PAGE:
Bottom line: I don’t get the apple hate. It seems like people want them to fail. Besides the fact that it’s never gonna happen, it seems pointless. They make a product people want and I don’t see why that’s bad.

    1. I get your point Jimmy. The iPad mini is not the best thing since sliced bread, but it is a fully functional iPad in a smaller size and half the weight. Compared to the Kindle Fire and the Nook it is also the only computational device, since those other two are just media appliances. Simply put, the iPad mini will sell extremely well and will not need a price reduction. Those who critizise the mini’s price contradict themselves when talking about the Nook, the Kindle or the Nexus. If price is what matters, then the Playbook would be the successful one in this market.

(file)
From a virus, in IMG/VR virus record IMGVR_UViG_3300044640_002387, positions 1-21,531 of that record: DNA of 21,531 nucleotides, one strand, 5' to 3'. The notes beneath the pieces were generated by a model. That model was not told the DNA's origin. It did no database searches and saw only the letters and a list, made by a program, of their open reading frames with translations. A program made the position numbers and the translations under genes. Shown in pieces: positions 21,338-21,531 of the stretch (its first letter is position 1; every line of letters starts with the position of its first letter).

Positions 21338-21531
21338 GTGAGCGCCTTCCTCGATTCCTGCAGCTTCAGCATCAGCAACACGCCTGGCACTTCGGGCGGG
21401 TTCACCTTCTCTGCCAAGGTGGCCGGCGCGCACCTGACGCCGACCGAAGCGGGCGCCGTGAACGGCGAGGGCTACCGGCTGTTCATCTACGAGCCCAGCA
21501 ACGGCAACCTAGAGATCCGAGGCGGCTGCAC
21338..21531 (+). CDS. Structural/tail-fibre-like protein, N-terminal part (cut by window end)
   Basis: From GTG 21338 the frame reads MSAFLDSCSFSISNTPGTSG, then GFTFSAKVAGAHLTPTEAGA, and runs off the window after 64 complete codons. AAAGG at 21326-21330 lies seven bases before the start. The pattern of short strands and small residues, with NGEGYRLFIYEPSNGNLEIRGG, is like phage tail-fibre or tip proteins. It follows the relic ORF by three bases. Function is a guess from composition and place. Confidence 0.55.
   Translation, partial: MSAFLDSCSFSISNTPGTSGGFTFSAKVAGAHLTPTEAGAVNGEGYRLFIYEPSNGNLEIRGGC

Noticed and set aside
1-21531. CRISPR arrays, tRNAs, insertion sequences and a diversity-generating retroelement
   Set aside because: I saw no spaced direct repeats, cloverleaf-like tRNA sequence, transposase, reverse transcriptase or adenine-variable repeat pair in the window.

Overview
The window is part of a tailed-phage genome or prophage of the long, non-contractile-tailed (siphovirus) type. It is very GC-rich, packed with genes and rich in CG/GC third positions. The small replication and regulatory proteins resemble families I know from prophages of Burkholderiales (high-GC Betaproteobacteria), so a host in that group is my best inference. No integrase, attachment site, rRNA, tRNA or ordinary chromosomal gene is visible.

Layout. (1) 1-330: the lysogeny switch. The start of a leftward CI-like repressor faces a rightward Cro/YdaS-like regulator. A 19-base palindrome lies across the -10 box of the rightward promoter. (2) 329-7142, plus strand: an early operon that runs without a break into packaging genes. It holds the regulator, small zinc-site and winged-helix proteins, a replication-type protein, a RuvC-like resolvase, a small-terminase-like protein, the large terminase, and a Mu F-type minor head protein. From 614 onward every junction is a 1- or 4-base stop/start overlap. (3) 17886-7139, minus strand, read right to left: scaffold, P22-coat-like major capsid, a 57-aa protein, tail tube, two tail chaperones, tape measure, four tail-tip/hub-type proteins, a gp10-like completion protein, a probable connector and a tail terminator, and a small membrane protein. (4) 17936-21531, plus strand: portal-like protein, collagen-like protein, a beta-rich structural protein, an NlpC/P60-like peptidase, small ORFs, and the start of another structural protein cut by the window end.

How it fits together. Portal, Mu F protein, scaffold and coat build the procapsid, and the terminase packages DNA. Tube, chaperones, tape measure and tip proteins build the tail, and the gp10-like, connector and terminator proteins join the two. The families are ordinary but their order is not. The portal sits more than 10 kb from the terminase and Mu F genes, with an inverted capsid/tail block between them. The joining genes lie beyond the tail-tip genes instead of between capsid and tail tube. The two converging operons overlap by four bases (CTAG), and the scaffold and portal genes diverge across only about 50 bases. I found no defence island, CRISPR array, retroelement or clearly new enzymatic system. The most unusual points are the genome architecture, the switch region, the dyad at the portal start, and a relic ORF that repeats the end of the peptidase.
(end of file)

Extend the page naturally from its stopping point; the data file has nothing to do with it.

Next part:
I don’t know what it is about Apple that just drives some people crazy. Some bloggers love the brand to death and others hate it in equal measure and foresee doom at every turn. For me it is just a company that sells very high-quality hardware that no other company can equal and then sell at the same price and that is usable almost everywhere in the world. I live in South America. Believe me, Kindle fires do not exist here, and if they did, they would be useless. In the meantime, I will be happy getting an iPad mini, it is better than the iPad 2 and not only its apps are unmatched yet, but its iOS will still be supported for at least a couple of years, which cannot be said of ANY competitor on the market. All the while, people will keep whining and complaining about Apple and the products they would love if they could afford to buy.